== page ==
If there’s one thing that old school RPG fans like to do, it’s to tell the whipper snappers out there that RPGs were better back when it was also top down, isometric, and sometimes even turned based. InXile and Obsidian led the charge a few years back with the mighty Wasteland 2 and Pillars of Eternity, while Harebrained Schemes relentlessly threw Shadowrun game after Shadowrun game at us. Those of us who truly feared 3D and ray tracing in our graphics had a safe refuge. So, what does Seven: Enhanced Edition bring to the table?
S:EE is a remastering of Seven: The Days Long Gone, which was released in 2017 to a fair bit of acclaim. With it’s bright cell shaded looks that gloss over what is the dark and gritty world of the prison island of Peh, you take on the role of Teriel; a master criminal. But not masterful enough to not get his shit fried in the first ten minutes and incarcerated on an island that’s locked down by brutal guards and visa passes that prevent you from unregulated (official) travel. Oh, and there’s the matter of the daemon in his head manipulating him for his own nefarious ends. You know, another day at the office.
As the story unfolds you learn that current day civilization bows down to Drugun, a god-like figure responsible for the advent of the new technological age that humanity finds itself in after almost coming to the brink of destruction in ages past, which The Days Long Gone suffix of the original game references. Strewn throughout the game are his toughs, that rule the island of Peh with a brutal Technomagical fist, as well as the Biomancers; a faction of devoted to Drugun that spew religious ravings to anyone who will listen.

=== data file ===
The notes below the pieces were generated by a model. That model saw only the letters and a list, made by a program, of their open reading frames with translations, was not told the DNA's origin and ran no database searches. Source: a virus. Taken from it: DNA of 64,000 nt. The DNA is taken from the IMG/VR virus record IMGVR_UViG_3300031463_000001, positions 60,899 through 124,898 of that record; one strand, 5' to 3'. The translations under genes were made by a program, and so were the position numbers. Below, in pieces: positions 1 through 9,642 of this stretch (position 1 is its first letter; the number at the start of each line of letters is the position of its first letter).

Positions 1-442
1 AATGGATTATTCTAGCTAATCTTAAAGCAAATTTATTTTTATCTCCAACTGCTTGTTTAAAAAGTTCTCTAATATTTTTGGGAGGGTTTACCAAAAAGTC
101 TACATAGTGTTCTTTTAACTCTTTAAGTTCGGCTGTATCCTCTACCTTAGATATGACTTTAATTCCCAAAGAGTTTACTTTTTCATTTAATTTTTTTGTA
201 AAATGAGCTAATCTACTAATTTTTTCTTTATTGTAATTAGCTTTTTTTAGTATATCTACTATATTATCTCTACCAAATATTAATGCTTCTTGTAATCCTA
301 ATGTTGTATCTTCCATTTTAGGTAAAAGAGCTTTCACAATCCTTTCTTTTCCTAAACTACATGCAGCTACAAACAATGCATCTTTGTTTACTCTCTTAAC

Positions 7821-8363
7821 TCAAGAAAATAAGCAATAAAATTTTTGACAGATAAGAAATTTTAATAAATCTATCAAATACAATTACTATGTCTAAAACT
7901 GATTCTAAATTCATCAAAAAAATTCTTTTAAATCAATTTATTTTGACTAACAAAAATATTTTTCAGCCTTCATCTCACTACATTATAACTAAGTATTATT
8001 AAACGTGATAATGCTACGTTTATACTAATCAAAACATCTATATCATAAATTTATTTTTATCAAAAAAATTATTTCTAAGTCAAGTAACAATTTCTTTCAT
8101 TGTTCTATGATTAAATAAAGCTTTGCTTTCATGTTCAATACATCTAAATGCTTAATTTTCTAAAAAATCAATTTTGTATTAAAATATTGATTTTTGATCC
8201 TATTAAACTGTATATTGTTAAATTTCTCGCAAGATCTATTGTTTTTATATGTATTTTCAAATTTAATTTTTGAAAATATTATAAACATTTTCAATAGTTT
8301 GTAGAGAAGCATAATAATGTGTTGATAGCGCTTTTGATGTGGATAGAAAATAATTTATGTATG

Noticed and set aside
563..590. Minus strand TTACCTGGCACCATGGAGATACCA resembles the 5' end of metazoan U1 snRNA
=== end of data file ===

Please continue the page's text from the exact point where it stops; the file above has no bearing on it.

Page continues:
And this is the crowning glory of S:EE. The world of the Vetrall Empire, the lore, the juxtaposition of high tech futurism against the brutality of prison life and the hopelessness of the slums is expertly woven together to create a truly fascinating world. You could stick your head into a bucket of the lore and not come up for months. The memories section of the menu screen is regularly updated with information about characters, factions, enemies, technology and more besides that flesh out the world and really allow you to melt into it.
S:EE wants to be many things. As a self-described “open world, isometric stealth and action roleplaying game” it’s certainly casting it’s net wide and pays homage to a slew of games from the past. As a master thief Teriel is blessed with cat-like reflexes which allow him to run, jump and climb his way over almost any obstacle. The parkour element is very reminiscent of the Assassin’s Creed and original Thief series, albeit from a different angle. I remember the first time I was able to make Ezio dance his way across the rooftops from rooftop to rope to shop sign, or have Garret whisk himself away into the dead of night to avoid a horde of roving guards.